Line sizing by Process department is one of the most important and critical activities for any project. Line size is determined with proper sizing calculations considering various parameters. The main purpose of line sizing are:
- The purpose of line sizing (for common, water-like liquids, gases, and applications) is to fill in appropriate data on P&ID’s, data sheets, and line lists
- To determine pump head requirements
- To meet design process parameters such as flow, velocity & pressure.
This article will highlight few of the factors which must have to be considered during line sizing.
Factors affecting Line sizing decisions:
Line sizing decisions are affected by:
- Line sizing decisions have economic impacts, including:
- cost of pipe
- cost of pipe supports
- operating pressure/power requirements
- Liquid lines that are sized smaller will require a larger system supply pressure (due to higher friction losses), and possibly a larger pump and pump motor, increasing equipment capital cost and operating cost. Another factor to consider is the cost of the piping (including valves). The difference of capital cost of ½” to ¾” piping is negligible, however the cost of 3” to 2” piping is significant.
- Therefore, line sizing involves multiple economic factors, as well as other impacts.
- In compressible fluids (air steam, nitrogen, etc.), the only design concern is to avoid sonic velocity (typically above 100 ft/sec). Usually, pressure drop guidelines result in pipe size selections that avoid sonic velocity.
- In non-sanitary liquid applications, velocity and turbulence are typically not a concern, unless slurry flow is present.
- For sanitary, non-compressible applications (our most frequent designs), velocity and turbulence are concerns. It is necessary to maintain fully turbulent flow to avoid stagnant areas in the piping system that can promote bacterial growth.
- Pressure Drop Effects:
- The effect of pressure drop within a system is closely correlated to the economics of the system. Smaller pipe sizes result in larger pressure drop requirements; economic considerations require a balance between pipe size and pumping/power requirements to overcome pressure losses through the system.
- Line Holdup:
- In the biopharm industry, certain product liquids may have exceedingly high value, and the holdup in piping systems may be a primary concern. In addition to minimizing the length of piping systems and the recovery capabilities (air blows, sloped piping, etc.) of the piping systems, a smaller line size may be chosen to further minimize the loss potential of the liquid held up in the line. This becomes the governing criterion for sizing even though pressure drop exceeds the recommended range.
- Typically, space requirements are not a significant concern in the biopharm industry, since most pipe sizes are less than 6 inches in diameter. Space may be a concern when existing pipe racks are used, where areas are tightly piped, or with gravity drainage systems. Interaction with the piping designer will identify critical areas where space is a consideration.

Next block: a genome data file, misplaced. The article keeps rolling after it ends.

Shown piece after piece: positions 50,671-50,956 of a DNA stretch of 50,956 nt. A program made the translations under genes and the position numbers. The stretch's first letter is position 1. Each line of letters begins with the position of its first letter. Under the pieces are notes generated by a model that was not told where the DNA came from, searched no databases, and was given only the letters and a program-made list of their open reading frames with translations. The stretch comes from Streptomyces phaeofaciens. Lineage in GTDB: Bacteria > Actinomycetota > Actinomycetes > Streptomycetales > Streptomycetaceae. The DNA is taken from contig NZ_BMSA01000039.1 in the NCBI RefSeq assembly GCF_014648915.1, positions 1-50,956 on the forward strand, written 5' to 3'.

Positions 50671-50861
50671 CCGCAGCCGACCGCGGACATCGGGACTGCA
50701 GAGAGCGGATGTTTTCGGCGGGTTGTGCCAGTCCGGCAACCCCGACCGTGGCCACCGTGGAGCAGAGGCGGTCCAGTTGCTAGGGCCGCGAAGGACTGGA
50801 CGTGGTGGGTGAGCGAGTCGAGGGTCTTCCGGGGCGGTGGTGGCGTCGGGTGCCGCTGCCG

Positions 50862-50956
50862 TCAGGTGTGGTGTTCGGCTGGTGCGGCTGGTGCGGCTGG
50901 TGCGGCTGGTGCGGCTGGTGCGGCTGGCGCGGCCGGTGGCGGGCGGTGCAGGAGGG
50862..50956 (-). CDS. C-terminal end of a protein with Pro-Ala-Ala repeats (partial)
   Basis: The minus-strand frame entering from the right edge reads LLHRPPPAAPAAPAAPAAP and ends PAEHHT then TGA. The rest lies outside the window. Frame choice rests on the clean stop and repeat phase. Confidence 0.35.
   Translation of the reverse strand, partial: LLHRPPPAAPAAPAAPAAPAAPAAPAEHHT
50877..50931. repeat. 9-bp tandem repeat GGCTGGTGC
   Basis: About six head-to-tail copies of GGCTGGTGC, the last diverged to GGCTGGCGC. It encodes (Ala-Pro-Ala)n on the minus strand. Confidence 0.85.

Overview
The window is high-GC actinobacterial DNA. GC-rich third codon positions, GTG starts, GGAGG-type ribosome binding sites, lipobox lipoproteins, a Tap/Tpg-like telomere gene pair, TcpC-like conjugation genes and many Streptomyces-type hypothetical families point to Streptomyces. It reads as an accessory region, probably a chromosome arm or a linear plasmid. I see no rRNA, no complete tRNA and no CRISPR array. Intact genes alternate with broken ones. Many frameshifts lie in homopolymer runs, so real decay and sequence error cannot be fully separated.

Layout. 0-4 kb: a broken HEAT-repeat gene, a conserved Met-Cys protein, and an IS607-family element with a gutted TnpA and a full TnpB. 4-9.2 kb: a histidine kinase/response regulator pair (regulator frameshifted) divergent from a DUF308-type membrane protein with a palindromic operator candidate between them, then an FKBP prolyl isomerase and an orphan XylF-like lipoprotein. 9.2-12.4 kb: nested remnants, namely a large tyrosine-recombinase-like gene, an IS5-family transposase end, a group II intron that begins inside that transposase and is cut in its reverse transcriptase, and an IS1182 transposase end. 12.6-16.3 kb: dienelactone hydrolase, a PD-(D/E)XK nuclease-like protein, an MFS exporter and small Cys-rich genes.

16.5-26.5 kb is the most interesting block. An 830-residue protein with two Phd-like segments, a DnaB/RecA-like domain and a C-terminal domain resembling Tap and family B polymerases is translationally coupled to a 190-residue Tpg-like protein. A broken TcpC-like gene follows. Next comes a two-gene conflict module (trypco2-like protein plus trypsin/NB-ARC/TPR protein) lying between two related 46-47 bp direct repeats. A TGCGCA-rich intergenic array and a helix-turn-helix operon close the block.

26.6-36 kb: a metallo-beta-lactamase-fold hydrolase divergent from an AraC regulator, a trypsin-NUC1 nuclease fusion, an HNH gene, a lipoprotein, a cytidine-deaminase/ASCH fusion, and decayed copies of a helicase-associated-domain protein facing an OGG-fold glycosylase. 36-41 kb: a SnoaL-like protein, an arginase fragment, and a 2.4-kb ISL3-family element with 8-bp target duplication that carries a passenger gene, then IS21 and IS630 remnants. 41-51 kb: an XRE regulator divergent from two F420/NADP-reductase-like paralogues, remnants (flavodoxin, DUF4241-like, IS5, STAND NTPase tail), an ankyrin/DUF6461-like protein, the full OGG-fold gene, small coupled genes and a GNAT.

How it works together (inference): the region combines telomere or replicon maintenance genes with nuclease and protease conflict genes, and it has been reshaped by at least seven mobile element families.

- Header system sizing should consider the possibility of plant expansion. The incremental cost of a larger pipe size will avoid many headaches down the road if expansion is a distinct possibility.
- Sizing of sanitary water loops must critically consider expansion possibilities, since oversizing the supply loop may reduce the velocity below the acceptable values to maintain full turbulence. Often, the supply pump needs to be oversized as well as the header to account for expansion. This oversizing should only be done if expansion is a distinct probability.
- Equipment Nozzle Connections:
Equipment nozzle connections for piping tie-ins are typically undersized when compared to the recommended pipe size. Be sure to perform the sizing calculation, select the appropriate pipe size, and, if required use reducers to connect the pipe to the equipment nozzle.
Normal Steps in Line sizing procedures:
Step 1 – Assume line size
Step 2 – Calculate velocity by
V = Q / (Flow Area)
Step 3 – Calculate pressure drop by proper method.
Step 4 – Check whether calculated velocity & pressure drop falls within recommended ranges.
- If YES then select the line size
- If NO then select new line size and repeat step 2 to 4.
Recommended velocities & max ΔP:
|Sr. No||Types of Service||Velocity (m/sec)||Maximum ΔP
|1||General Recommendation||1.5 – 4.6||0.92|
|– Boiling Liquid||0.6 – 1.8||0.115|
|– Non – Boiling Liquid||1.2 – 2.4||0.23|
|– 0 – 57 m3 / hr||1.8 – 2.4||1.38|
|– 57 – 159 m3 / hr||2.4 – 3.0||0.92|
|– >159 m3 / hr||3.0 – 4.6||0.46|
|4||Bottom Outlet||1.2 – 1.8||0.14|
|5||Reboiler Trapout||0.3 – 1.2||0.035|
|6||Liquid from Condenser||0.9 – 1.8||0.11|
|7||Liquid to chillers||1.2 – 1.8|
|8||Refrigerant Lines||0.6 – 1.2||0.09|
|9||Gravity Lines||0.2 – 0.5||0.04|
|10||Drain Lines||0.5 – 1.2|
|11||Boiler feed||2.4 – 4.6|
|12||Liquid with suspended solids||0.9|
Table – 1 Liquid Lines in Process & Equipment service
|Sr. No||Types of Service||Velocity (m/sec)||Maximum ΔP
|1||General Recommendation for pressure level (Kg /cm2)|
|P > 35.1||0.46|
|14.1 < P < 35.1||0.35|
|10.5 < P < 14.1||0.14|
|3.5 < P < 10.5||0.069|
|0 < P < 3.5||0.034|
|2||Compressor piping Suction||0.12|
|3||Compressor piping discharge||0.23|
|4||Refrigerant suction lines||4.6 – 11|
|5||Refrigerant discharge lines||11 – 18|
|Pressure (P > 50 psia)||12 – 18||0.046 – 0.12|
|Atmospheric||18 – 30|
|Vacuum (P < 10 psia)||38 – 61||0.012 – 0.023|
|P > 3.5||0.06|
|3.5 < P < 10.5||0.115|
|10.5 < P < 21||0.25|
|P > 21||0.35|
Table – 2 Vapour Lines in Process & Equipment service
|Friction Loss for Lines Less||Friction Loss for Lines between|
|than 50m (kPa/100m)||50m and 150m (kPa/100m)|
|760mm Hg to 2.0 bar a||3.0||2.5|
|2.0 to 5.0 bar a||10||5|
|5.0 to 8.0 bar a||12||7|
|8 to 12 bar a
|12 to 15 bar a
|15 to 35 bar a
|Over 35 bar a
Table – 3 Pressure Drop Criteria